Duxbury, North Reading and Hull reached the title game a year ago, only to fall short of the ultimate goal.
This time around, those three wouldn’t be denied.
Duxbury and Hull raced through the competition without a loss, leaving Gillette Stadium with championships in Div. 4 and 8, respectively. North Reading survived a close call in the semifinal then held off Shawsheen in an offensive shootout to win the school’s first football championship.
Of the eight championship games, the one that many felt would be the best proved to be so. Wakefield and Milton both arrived at the Div. 3 final with perfect records, but the it was the Warriors from the Middlesex Liberty who emerged with the championship trophy.
The Div. 7 state championship was an all-Central Mass. final between West Boylston and St. Bernard’s. A matchup between two teams known for running games turned on a pass. Luke Foley threw a championship-game record 91-yard touchdown pass to Connor Muldoon to help West Boylston defeat St. Bernard’s, 29-6.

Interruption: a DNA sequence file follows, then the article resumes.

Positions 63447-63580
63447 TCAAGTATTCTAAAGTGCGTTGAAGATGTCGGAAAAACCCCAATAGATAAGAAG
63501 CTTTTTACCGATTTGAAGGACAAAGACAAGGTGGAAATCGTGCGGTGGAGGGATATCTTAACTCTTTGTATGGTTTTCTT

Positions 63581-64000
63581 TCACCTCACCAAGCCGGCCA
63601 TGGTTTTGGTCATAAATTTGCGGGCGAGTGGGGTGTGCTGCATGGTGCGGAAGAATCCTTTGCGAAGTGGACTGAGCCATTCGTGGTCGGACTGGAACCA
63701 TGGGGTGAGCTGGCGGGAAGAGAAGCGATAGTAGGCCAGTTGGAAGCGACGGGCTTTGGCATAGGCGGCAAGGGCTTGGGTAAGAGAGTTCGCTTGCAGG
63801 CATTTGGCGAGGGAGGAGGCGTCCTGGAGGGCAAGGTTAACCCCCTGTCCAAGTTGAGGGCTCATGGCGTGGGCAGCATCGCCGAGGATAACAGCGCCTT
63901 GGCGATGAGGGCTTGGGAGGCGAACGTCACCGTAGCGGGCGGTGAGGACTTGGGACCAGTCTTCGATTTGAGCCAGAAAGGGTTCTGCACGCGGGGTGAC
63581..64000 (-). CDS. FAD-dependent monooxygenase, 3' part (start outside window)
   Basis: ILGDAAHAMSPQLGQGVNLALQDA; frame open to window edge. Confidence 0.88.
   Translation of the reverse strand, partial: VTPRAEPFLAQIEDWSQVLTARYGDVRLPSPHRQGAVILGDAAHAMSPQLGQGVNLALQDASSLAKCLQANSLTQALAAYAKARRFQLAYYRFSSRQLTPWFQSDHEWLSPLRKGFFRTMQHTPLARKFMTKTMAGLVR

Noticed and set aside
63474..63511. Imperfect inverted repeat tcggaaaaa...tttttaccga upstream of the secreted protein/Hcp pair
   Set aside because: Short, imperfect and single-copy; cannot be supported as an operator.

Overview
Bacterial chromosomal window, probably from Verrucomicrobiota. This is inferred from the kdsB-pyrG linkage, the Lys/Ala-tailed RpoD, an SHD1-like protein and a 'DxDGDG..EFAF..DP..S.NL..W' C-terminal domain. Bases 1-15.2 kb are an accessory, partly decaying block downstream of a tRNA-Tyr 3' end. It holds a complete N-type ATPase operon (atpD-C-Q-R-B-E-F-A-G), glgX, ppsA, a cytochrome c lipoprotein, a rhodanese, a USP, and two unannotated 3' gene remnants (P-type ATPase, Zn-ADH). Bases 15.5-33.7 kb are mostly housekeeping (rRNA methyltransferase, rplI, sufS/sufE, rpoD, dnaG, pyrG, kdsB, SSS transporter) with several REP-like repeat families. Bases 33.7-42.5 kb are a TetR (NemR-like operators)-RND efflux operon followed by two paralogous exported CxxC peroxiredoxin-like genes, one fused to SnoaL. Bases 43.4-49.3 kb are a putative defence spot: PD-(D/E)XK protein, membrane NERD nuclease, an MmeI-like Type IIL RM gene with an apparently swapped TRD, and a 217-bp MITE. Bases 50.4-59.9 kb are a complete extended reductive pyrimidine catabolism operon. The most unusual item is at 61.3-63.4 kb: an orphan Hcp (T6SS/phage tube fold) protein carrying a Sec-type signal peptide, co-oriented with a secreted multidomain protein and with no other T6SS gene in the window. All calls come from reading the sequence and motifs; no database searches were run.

Catholic Memorial continued its recent dominance of the local football scene, defeating King Philip for the second straight year in the Div. 2 championship game, 27-7. The victory rankled many who feel the top-ranked Knights, currently in the midst of a 29-game winning streak, should be strutting their stuff in Div. 1.
As for Div. 1, St. John’s Prep came into the contest as an underdog, but savored that role. The Eagles turned in a defensive masterpiece to shut out defending champion Springfield Central 13-0 for the school’s sixth championship and likely the sweetest of them all.
The Div. 6 championship game didn’t start the way St. Mary’s envisioned as Stoneham methodically marched down the field to score on its opening possession. From that point on, the St. Mary’s defense locked down and David Brown turned the contest into his own personal showcase as he scored four touchdowns to give his team a 29-8 win.